Legal measures required to guarantee internet safety, says digital minister
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In an appearance before the House of Commons Science and Technology Committee, Margot James, minister for digital and the creative industries, said that the government is considering legal measures to control the behaviour of social media companies.
In 2017, the government published its Internet Safety Strategy green paper, which laid out a set of broad principles regarding appropriate online conduct. The paper states that what is unacceptable offline should be unacceptable online; that all users should be empowered to stay safe online; and that technology companies have a responsibility for the content that they host. The government is due to publish a white paper this winter which lays out how these recommendations could be enforced, through both legislative and non-legislative mechanisms.
Appearing before the Commons Science and Technology Committee, digital minister James confirmed that the government was considering introducing laws to guarantee internet safety.
“It is now our consideration that some legal measures will be required, they will need to be enforced and that will be by an approved regulator, although we have not come to any conclusion [as to which],” James said, adding that it was possible that a new regulator could be established for this purpose.
In January, the German government began enforcing a new law which required large social media companies to remove “obviously illegal” content within 24 hours of it being reported – or else face fines up to €50m (£44m). The policy was broadly seen as a test case for government regulation of social media content; in other European countries, governments had done no more than seek voluntary agreements with social media companies with regards to how dangerous content could be limited online.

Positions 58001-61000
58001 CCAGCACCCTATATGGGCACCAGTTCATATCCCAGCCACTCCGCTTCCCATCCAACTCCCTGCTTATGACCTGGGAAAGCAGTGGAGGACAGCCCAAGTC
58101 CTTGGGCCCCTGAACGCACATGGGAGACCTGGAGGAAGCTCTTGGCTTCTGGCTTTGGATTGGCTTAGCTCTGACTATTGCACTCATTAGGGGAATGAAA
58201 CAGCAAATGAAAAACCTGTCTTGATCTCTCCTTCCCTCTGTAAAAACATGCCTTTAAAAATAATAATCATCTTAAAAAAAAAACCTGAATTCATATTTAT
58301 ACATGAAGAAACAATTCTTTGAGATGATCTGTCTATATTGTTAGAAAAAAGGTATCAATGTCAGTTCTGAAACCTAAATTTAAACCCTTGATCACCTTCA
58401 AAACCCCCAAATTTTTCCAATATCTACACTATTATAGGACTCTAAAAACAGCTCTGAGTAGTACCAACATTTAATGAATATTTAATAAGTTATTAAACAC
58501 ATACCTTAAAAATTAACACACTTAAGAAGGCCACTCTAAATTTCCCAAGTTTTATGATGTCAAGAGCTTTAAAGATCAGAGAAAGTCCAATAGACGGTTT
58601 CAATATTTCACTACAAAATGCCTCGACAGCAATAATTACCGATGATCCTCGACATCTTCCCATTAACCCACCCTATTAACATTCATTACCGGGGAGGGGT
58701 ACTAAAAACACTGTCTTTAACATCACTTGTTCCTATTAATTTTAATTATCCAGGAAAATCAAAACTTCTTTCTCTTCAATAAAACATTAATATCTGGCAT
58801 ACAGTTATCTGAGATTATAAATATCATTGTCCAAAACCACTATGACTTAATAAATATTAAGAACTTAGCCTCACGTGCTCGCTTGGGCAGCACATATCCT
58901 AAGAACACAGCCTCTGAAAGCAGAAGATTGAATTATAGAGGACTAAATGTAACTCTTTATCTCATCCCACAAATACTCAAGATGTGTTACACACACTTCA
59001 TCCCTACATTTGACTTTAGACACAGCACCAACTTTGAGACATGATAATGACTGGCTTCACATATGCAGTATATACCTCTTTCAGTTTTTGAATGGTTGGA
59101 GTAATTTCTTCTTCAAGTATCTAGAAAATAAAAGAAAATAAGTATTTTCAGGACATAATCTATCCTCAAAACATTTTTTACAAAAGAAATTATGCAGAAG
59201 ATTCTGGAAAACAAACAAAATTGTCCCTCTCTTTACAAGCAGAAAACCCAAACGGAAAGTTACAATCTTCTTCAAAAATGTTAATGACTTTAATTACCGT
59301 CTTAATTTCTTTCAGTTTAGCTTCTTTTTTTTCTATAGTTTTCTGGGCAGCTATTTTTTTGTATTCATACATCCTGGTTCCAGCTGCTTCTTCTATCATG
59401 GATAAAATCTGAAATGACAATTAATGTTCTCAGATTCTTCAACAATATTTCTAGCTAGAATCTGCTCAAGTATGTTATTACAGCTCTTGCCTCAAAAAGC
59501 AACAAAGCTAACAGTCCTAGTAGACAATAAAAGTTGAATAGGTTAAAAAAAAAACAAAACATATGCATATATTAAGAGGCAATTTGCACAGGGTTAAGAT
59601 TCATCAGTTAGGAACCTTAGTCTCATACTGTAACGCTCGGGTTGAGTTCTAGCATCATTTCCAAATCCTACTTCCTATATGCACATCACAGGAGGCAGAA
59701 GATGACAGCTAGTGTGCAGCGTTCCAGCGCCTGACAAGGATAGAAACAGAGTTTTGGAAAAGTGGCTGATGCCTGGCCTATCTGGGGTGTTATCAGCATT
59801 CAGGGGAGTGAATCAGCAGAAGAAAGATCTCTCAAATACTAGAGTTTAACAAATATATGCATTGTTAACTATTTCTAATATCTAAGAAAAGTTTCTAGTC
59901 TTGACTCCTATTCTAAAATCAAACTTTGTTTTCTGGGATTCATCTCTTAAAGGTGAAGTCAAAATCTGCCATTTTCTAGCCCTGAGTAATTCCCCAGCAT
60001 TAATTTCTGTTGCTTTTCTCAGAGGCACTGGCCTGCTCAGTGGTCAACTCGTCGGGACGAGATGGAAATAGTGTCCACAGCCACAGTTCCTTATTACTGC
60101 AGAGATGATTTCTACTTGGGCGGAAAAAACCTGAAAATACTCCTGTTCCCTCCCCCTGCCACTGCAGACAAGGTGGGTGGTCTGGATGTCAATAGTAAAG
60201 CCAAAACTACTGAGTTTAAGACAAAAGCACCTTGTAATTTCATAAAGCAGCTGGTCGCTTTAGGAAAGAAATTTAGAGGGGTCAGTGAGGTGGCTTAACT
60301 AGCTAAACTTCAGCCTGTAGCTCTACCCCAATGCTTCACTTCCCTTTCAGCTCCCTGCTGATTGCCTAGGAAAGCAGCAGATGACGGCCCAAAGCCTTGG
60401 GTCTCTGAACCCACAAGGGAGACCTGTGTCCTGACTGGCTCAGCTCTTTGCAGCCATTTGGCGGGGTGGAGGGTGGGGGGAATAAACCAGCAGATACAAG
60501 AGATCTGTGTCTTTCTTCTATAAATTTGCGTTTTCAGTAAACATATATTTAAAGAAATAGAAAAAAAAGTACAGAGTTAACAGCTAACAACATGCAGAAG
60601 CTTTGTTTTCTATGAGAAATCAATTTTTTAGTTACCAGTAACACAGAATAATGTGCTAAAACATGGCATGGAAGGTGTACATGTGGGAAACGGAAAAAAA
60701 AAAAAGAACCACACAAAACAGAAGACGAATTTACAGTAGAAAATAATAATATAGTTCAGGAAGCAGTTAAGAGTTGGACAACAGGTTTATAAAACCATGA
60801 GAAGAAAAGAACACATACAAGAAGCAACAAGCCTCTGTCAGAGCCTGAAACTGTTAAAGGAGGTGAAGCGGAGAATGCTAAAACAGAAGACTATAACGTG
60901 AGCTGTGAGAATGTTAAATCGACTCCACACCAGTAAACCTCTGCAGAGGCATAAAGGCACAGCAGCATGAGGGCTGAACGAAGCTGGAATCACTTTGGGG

Some groups – including Human Rights Watch – criticised the law for potentially leading to heavy-handed censorship, and government officials later acknowledged that an amendment could be added to help users restore content that was inappropriately removed.
James told the committee that the government was considering introducing similar legal requirements for social media companies, and was awaiting data and feedback relating to the German legislation before a possible debate in the next parliamentary session to debate UK rules. She said that she felt that the voluntary approach to dangerous content removal had not been working, hence her support for some legal requirements.
“I think a lot of the highly dangerous material has gone under the radar in the dark web, but there’s still too much material that is available, apparently, on various platforms, and it takes them too long to remove it,” she said. She added that in some cases voluntary removal was inaccurate, and that: “it shouldn’t be just left to the platforms to decide what is and what isn’t acceptable”.
MPs also questioned James about a new law requiring websites to verify that visitors are at least 18 years old before they can access explicit adult content; the introduction of the law has been delayed due to uncertainties about how it could be enforced. James said she was confident that “the majority of large commercial porn producers” would comply with the requirements and she hoped the age verification process would be applied fully from Easter 2019.
James also acknowledged that social media age filters are “not robust enough” and that technological innovation is necessary to bring about more robust verification systems. She said the government was “working towards a system” of digital ID issued to young people which could potentially be used to control access to social media and adult content, as well as distributing government services online, although this would not be seen before 2021 at the earliest.
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